an act or instance of fighting a shadow or an imaginary enemy.
Sciamachy “an act of fighting a shadow” is adapted from Ancient Greek skiamachía, equivalent to skiá “shadow” and máchē “battle.” Skiá is sometimes romanized as scia-, consistent with the Latin trend of changing Greek kappa to Roman c, but other derivatives of skiá in English hew closely to the original spelling and appear as skia-, as in skiagraph “a photographic image produced by the action of x-rays or nuclear radiation.” Máchē is a popular element in technical terms related to fighting or warfare. When combined with taûros “bull,” we get tauromachy “bullfighting,” and when combined with lógos “word,” we get logomachy “a dispute about or concerning words.” Sciamachy was first recorded in English circa 1620.
As farewells were played,
Order became disorder
And sciamachy took root.
In the dark place, where mirrors
Refracted black light
Breathing became ragged.
And, I, cannot now
Recognise a face.
There is but a record
Of a dark place.
Aru is indulging in sciamachy. She has the frustrated look of a person combating a shadow, a shadow that absorbs her anger and gives her nothing in return. As for me, it was not only her questions that daunted me, it was her look as well, the clear-eyed, judging gaze…
verb (used with object)
to ascertain the number of; count.
Enumerate “to ascertain the number of” comes from the Latin verb ēnumerāre “to count up,” equivalent to the element ē- “out of, from” and the noun numerus “number.” Both enumerate and number come from Latin numerus, but how did that stray b appear in number? As Latin evolved into French, the unstressed e in numerus was slowly lost in a process called syncope; to compare, in English, note how we pronounce the adjective every as “ev’ry.” Because the consonant cluster -mr- was a bit awkward to say, though a pattern called excrescence, the consonant b was inserted between the two letters, producing Old French nombre—much like how hamster and something in English are often pronounced as “hampster” and “sump-thing.” While number passed into English by way of French and therefore featured these two sound shifts, enumerate was borrowed directly from Latin with minimal changes. Enumerate was first recorded in English in the 1640s.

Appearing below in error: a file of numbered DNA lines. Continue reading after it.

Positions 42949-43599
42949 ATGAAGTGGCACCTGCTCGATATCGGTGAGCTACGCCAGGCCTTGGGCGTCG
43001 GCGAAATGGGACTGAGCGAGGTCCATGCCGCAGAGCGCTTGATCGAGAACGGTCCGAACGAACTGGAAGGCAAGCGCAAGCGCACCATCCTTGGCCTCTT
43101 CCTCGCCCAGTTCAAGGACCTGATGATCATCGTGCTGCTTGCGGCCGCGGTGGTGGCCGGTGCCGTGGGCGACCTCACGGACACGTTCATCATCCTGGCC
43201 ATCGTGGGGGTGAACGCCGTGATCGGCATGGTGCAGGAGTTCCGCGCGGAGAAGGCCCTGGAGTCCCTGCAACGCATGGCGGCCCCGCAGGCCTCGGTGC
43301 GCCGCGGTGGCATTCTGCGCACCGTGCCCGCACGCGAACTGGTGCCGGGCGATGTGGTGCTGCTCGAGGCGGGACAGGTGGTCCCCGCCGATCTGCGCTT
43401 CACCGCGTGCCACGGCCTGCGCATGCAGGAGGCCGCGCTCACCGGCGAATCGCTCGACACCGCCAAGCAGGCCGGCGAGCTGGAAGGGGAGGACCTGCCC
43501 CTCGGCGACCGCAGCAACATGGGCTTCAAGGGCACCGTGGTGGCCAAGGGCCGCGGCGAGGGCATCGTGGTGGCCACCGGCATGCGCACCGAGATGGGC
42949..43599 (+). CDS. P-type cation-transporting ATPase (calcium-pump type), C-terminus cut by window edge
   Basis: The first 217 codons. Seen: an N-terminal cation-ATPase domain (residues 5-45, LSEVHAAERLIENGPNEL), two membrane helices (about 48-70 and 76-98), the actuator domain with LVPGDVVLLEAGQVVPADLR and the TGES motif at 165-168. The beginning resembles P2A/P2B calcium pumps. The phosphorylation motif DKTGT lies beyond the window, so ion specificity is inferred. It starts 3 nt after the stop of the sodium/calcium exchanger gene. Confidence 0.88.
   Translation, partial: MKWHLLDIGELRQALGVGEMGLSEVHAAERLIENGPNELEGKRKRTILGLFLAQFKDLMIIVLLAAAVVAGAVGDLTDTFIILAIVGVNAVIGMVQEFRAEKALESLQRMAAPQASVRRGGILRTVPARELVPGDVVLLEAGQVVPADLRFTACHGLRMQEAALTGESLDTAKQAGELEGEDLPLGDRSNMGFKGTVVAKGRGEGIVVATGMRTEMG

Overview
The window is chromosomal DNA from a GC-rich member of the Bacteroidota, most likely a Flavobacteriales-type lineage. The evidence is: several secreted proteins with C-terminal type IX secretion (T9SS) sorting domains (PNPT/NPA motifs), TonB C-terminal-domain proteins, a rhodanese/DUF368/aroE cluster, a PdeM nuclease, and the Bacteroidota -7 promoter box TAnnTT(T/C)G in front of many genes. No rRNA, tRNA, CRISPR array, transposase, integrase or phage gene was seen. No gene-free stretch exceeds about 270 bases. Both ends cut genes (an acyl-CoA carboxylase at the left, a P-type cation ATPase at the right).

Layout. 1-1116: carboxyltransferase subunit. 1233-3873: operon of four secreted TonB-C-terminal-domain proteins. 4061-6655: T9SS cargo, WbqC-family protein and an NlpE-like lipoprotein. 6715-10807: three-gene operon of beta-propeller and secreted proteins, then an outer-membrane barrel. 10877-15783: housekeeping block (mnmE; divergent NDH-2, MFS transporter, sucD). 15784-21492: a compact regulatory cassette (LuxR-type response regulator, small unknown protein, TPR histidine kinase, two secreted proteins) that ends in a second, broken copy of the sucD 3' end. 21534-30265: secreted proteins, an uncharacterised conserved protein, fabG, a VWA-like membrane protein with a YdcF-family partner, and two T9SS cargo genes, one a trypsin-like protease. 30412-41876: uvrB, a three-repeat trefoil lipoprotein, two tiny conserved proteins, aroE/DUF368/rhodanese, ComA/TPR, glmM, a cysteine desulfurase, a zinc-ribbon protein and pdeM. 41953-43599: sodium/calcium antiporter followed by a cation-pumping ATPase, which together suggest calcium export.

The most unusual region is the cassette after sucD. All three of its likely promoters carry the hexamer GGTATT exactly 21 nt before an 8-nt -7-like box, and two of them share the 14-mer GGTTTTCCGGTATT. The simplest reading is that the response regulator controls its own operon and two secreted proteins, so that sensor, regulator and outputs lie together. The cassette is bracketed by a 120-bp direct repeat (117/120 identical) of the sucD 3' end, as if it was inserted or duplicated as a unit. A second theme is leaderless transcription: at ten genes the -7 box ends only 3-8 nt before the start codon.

Beginning about an hour after the workouts, researchers took repeated samples from each animal’s muscle, liver, heart, hypothalamus, white fat, brown fat and blood and used sophisticated machinery to identify and enumerate almost every molecule in those tissues related to energy usage. They also checked markers of activity from genes related to metabolism. Then they tabulated totals between the tissues and between the groups of mice.
The issue is that the best counting techniques often rely on recursion—that is, solving a problem using a similar problem that is a step smaller—but two-dimensional spatial counting problems just do not recurse well without some extra structure …. By the time you get to a grid of nine-by-nine, there are more than 700 trillion solutions .… We are trying to assess one way of cutting up a state without any ability to enumerate—let alone meaningfully compare it against—the universe of alternatives.
semiarid country; scrubland.
Pindan “semiarid country” is an adaptation of the word bindan in the Bardi language. Bardi is an endangered language spoken in Western Australia’s northern Kimberley region, which borders the Indian Ocean and the Timor Sea. Unlike most aboriginal languages of Australia, which belong to the Pama-Nyungan family (as we learned in the Word of the Day podcast about yakka), Bardi belongs to the Nyulnyulan family, all languages of which are spoken in the same area of what is now Western Australia. In North America, the Pacific coast hosts the most linguistic diversity, with over 20 unrelated Indigenous language families and language isolates spoken from Juneau to San Diego; in Australia, a similar phenomenon exists on the continent’s northern shore, which more than a dozen discrete language families call home. Pindan was first recorded in English in the early 1930s.
Our ideals of nature include striking features of landscape: mountains and hills, flowing rivers, tall trees, perhaps even hedgerows. The pindan has none of these. It is flat and densely vegetated, though burnt fairly regularly. For people used to navigating by hills and valleys, it is easy to get lost in …. The qualities of the pindan are subtle, and must be lived with, learnt and understood. They reveal themselves gradually, to those who make an effort to find them. And they are known intimately by the people who truly belong there.
In the south-western Kimberley, wide sandy plains are covered by a low open woodland and tall shrubland known as pindan, in which wattles are dominant, with a grassy understorey. Passing southwards, as the rainfall diminishes there is a corresponding fall in the lushness and variety of the vegetation. To the south-west the transition is to the rugged Pilbara, and to the south the desert.